"...the semen-stained gloves were seized from Mr Wright's car, that also contained DNA samples that could have come from Annette Nicholls and Anneli Alderton, two of five prostitutes killed in Suffolk between October to December 2006." So Wright used gloves, but why not dispose of them when they were obviously so incriminating? We live in an age when most serious crime is solved (apparently?) by DNA evidence. Was Wright so stupid that he didn't know the gloves could be his down-fall, if he were the killer? Also, please note the phrase "could have come from".

"A forensic scientist concluded there was "very strong support" for the theory that Mr Wright was wearing the gloves when he was in contact with Miss Alderton and Miss Nicholls, the court heard." Why was the support strong? Was this because Wright's DNA was on the bodies, or because DNA from the girls was also on the gloves? Either way, the evidence shows nothing other than that Wright was in intimate contact with the four girls. And, please note the phrase "Very strong support" is used; not the word 'conclusive'.

"The QC said that it would be "highly unusual, to say the least" for Mr Wright to have been wearing the gloves when he came into contact with the women if he was only engaging in consensual sexual activity with them as prostitutes." Oh really! So why would Wright have been wearing the gloves when he came into contact with the women to kill them? If the prosecution is establishing that Wright used the gloves to avoid detection, then why -- if he knew that much -- did he not dispose of them after each murder? I feel the prosecution has demolished their own argument, but will the jury see that? ...and is the idea of wearing gloves for consensual sex that daft? I don't think so!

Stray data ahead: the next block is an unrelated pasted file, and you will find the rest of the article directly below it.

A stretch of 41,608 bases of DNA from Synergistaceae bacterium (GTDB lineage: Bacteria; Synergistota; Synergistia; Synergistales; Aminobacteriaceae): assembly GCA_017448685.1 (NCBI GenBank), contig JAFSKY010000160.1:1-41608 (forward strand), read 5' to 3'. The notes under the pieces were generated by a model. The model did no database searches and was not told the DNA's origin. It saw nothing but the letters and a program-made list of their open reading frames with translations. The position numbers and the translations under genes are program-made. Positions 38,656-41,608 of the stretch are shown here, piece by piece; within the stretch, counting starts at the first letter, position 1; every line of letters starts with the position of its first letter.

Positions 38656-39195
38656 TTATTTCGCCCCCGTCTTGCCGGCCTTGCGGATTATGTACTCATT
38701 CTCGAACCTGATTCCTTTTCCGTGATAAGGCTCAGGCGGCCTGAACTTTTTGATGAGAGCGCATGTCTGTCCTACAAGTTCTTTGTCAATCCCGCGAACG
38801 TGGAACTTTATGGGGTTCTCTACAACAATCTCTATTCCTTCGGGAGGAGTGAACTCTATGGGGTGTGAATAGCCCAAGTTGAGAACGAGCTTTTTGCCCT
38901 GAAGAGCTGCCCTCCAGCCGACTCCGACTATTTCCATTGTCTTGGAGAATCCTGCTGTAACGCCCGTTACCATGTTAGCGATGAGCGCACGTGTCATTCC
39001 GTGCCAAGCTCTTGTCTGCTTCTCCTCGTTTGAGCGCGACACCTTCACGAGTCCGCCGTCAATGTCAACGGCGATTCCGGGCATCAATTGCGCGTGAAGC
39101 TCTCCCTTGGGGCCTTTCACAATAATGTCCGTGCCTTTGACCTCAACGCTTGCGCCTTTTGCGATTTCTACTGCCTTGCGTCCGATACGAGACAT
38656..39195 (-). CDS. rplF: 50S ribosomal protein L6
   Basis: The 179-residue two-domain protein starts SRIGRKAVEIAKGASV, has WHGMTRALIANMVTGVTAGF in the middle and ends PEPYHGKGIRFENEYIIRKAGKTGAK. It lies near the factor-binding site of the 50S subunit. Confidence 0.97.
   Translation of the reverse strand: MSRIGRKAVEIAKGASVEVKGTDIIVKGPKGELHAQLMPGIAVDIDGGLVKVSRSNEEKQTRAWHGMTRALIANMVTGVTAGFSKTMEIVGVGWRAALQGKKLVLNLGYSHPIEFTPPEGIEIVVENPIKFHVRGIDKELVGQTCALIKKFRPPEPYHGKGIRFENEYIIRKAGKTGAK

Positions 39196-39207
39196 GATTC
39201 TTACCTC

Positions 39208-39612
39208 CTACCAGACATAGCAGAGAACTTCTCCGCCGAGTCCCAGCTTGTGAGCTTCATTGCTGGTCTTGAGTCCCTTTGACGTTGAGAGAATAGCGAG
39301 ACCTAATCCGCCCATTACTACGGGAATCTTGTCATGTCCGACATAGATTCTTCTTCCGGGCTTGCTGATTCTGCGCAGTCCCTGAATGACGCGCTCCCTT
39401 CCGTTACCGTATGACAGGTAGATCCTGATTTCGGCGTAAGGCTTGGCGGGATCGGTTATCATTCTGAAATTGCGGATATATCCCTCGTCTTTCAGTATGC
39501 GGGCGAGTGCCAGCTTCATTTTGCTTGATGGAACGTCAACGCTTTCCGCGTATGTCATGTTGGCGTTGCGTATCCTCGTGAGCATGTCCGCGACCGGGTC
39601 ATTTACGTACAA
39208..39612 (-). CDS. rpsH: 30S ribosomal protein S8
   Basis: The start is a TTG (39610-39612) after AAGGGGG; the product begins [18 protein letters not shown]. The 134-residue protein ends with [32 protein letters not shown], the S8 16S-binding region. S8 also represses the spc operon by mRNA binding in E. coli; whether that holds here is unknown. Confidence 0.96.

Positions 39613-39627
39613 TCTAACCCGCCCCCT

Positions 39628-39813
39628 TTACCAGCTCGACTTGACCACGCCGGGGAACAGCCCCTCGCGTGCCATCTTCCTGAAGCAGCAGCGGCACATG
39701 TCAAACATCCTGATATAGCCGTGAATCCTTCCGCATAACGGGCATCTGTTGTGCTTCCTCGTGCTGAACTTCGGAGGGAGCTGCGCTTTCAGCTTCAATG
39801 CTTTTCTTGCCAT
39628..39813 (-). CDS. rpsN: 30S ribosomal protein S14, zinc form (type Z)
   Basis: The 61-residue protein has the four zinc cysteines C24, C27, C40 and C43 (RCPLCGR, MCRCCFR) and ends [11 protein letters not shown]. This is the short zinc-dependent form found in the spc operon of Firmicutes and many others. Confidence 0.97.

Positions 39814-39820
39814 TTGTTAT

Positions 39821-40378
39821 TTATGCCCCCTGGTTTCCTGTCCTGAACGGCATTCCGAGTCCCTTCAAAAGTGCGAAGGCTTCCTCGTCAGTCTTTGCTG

The last thing I personally would want to do when making love with a lady would be to wear rubber gloves (or any other rubber protective covering!), but I have an oddball acquaintance whose sexual encounters have been few, I believe, that claims he wears rubber gloves! He's one of a number of men I've heard over the years, expressing some sort of idea that sex is dirty or unhygienic. It could well be they've picked the wrong women for sex, but I'd rather not go further into that! Were the gloves in question actually rubber? It's unimportant what they were made of, I feel.

I read elsewhere that the victims had Wright's DNA on them, and that it was possibly from his semen. Is that really odd? Does it proved he murdered the girls? I think it could prove something very different. There could be other scenarios, but supposing any man to have a liking for a girl's face / breasts / tummy / other parts... could that man not just be showing his appreciation for those parts by ejaculating over them, and then smearing the semen over the area he likes. Not really kinky, and not a sign that the man is some kind of deviant, surely? Wright may have liked doing that, but wore gloves to protect himself from any disease that he felt he might pick up via contact with a promiscuous lady.

So far as the evidence has been placed in the public domain, and choosing the above quote pretty much at random, I must say I'm not very impressed with the evidence against Wright.